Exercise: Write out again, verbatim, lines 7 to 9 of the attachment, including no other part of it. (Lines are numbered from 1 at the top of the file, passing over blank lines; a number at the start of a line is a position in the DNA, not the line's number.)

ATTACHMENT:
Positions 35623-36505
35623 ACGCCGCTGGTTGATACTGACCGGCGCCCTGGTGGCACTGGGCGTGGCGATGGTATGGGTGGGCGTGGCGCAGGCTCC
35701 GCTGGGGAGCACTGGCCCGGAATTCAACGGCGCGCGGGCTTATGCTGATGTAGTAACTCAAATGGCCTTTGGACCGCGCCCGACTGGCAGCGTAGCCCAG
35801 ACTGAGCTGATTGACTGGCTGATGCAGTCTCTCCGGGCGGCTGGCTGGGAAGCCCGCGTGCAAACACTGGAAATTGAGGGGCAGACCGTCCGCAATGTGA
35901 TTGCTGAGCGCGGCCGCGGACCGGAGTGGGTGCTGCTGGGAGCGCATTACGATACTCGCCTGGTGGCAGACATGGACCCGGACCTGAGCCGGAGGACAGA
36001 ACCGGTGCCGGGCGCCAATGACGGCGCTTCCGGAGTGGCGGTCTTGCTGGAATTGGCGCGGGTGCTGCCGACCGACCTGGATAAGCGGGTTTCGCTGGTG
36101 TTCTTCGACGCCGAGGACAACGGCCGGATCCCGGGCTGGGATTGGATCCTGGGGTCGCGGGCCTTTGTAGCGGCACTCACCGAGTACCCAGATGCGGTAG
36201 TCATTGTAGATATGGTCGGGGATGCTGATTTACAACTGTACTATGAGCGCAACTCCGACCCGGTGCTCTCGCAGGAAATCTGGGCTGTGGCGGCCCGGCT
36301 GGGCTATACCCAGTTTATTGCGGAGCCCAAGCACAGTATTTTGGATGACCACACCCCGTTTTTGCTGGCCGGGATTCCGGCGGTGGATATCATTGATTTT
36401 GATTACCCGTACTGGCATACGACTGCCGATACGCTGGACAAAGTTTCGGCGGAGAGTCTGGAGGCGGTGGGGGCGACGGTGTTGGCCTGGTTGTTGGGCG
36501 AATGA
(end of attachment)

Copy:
36101 TTCTTCGACGCCGAGGACAACGGCCGGATCCCGGGCTGGGATTGGATCCTGGGGTCGCGGGCCTTTGTAGCGGCACTCACCGAGTACCCAGATGCGGTAG
36201 TCATTGTAGATATGGTCGGGGATGCTGATTTACAACTGTACTATGAGCGCAACTCCGACCCGGTGCTCTCGCAGGAAATCTGGGCTGTGGCGGCCCGGCT
36301 GGGCTATACCCAGTTTATTGCGGAGCCCAAGCACAGTATTTTGGATGACCACACCCCGTTTTTGCTGGCCGGGATTCCGGCGGTGGATATCATTGATTTT